My first piece of advice for writers: Write daily. Or develop a regular practice where you write as often as is right for you.
My second: when you can’t write, revise.
3 would be: Publish publish publish. Always have something out. When one piece is rejected, send it back out to somewhere else. My sense is that poets who have hundreds or thousands of poems published always have something under consideration at a journal, contest, or book publisher. Always be publishing.
I am revisiting Terry Tempest Williams’ memoir When Women Were Birds about finding her voice as a writer as she discovers her recently deceased mother’s blank journals. In her grief, Williams begins to write her own words in these inherited journals. The book feels as if we are reading her journal entries, not just personal essays about the journals. That got me wondering about Williams’ writing process. I wondered if she wrote in journals or notebooks, as I prefer. I didn’t find the answers to my question, but I came across this quote from her:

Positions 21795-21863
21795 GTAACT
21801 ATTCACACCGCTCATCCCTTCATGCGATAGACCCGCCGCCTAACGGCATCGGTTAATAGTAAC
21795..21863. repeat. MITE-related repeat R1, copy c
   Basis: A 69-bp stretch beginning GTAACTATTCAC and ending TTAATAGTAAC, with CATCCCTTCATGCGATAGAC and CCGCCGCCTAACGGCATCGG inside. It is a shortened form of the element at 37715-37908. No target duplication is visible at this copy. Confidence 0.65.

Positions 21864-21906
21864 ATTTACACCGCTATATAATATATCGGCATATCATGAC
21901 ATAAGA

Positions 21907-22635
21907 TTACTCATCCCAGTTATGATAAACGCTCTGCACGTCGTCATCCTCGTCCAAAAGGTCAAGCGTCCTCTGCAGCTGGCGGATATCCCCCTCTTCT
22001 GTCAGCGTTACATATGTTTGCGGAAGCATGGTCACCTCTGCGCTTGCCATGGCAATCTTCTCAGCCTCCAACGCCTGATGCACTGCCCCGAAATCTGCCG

“I live in a very, very quiet place. I have a sequence to my creative life. In spring and fall, I am above ground and commit to community. In the summer, I’m outside. It is a time for family. And in the winter, I am underground. Home. This is when I do my work as a writer — in hibernation. I write with the bears.”
I’ve been developing my daily writing practice in February, and I’d like to think Williams is also writing daily on the other side of the continent. I hope I can carry my writing habit into the sunlight as I emerge from hibernation. In fact, I feel as if I’m coming out of a years-long hibernation through my daily writing practice in my journals.